The Wait Is Nearly Over For Andy Irons: Kissed By God

And it will leave you speechless

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About a year ago a trailer was released for the documentary Andy Irons: Kissed by God. It was remarkable mostly for the footage of just about every surfing hero crying at the loss of one of surfing’s greatest champions. Of course, comment boards raged. Many screamed the film would be nothing more than a sentimental tribute that glossed over or avoided the truth about Andy’s alleged substance abuse and the role that the industry and surf culture in general may have contributed to his struggles. Others were calling the opposite, saying that this looked like the opportunity the surfing community had long needed, a presentation of hard truth that might just have us all looking in the mirror and asking how did we come to this? One thing was certain, everyone wanted to watch this thing. And then it disappeared. But not quite.

For nearly 8 months I’ve been sworn to silence about the Andy movie. I got a glimpse of it at a Billabong wettie launch last year and it was… gnarly. How gnarly? When the film finished nobody wanted to talk about it. Everybody just walked out of the room internalizing… Many of the people there knew Andy and it was clearly confronting. For the rest of us, there was only sadness and reflection. We’d been given an intimate window into the life of a brilliantly talented surfer who struggled with many demons. That he died so young, before the birth of his first son, meant this was never going to be a film you walked out of feeling any sense of triumph. We’ll always remember the surfing and Andy’s character… we just wish he was still here.

There will only ever be one Andy Irons. The charismatic, loud, confident, competitive, explosive, wild and brilliant Kauaian changed everything. He loved huge but took on any with enemy with unbridled and often comical ferocity. Most memorably, he wanted to crush Kelly Slater’s pretty little picture, and he did it many times in surfing’s truly most epic rivalry. All that is touched on and its gold, but it’s the larger human story of Andy’s life – charged with raw emotion – that takes this film to another level.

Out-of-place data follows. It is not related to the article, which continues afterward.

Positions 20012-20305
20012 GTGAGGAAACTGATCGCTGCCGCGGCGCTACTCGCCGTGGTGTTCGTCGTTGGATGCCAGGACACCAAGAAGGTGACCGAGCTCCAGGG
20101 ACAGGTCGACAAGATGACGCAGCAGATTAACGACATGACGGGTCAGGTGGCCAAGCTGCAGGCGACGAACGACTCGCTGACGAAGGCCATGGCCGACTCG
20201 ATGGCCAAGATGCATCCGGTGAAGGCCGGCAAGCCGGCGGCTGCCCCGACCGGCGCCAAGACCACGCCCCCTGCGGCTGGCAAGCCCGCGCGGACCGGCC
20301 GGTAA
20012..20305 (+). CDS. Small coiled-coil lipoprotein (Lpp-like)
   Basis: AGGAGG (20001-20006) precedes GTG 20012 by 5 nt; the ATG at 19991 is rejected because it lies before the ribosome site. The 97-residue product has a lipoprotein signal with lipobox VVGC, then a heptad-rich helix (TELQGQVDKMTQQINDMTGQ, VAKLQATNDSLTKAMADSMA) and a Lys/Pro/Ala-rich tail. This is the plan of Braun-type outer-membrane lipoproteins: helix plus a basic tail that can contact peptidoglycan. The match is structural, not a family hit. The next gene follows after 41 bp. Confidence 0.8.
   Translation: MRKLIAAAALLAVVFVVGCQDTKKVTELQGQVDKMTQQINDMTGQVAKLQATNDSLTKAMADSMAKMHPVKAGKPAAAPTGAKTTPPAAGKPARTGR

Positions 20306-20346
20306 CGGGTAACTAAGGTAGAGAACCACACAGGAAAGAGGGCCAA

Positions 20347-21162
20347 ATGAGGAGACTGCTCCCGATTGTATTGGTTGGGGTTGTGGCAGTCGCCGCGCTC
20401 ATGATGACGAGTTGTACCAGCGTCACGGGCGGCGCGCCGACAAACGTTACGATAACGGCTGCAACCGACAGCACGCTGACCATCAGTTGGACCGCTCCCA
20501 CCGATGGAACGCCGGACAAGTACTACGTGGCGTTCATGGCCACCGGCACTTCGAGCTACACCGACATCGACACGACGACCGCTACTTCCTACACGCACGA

You’ll watch intimate interviews with Lyndie, Bruce, Reef, Kala, Kaiborg, Riddle, Kelly, Mick, Joel and countless more, as they touch on memories from Andy’s journey from fast talking Kauaian grom, to world beating rock-star, to friend, community leader, confidant, rival and husband. It’s raw as you might expect and a credit to the filmmakers at Teton Gravity who from the outset were determined to tell the real story of Hawaii’s greatest champion revealing the challenges of his bi-polar condition as well as his struggles with drug addiction. The dark times, terrifying flashes, mood swings, psychosis and overdose are all in there as they should be, and will serve to help anyone suffering in silence to seek help from friends and loved ones, and indeed, encourage those of us who have friends in the same situations to never give up on someone in need.

Teton Gravity have absolutely knocked this thing out of the park. It’s got teeth but it also has heart which any movie about Andy MUST have if it is to be honest with its audience. And of course, you will witness incredible surfing from a three times World Champion as he shreds the living daylights out of anything that comes his way. I dare say it will also leave you feeling sad and somewhat empty. Andy died eight years ago. He would have been 40 this year. He never met his son. He left this Earth too young and when you watch this movie you realise once more just how much that sucks.

Surfing World

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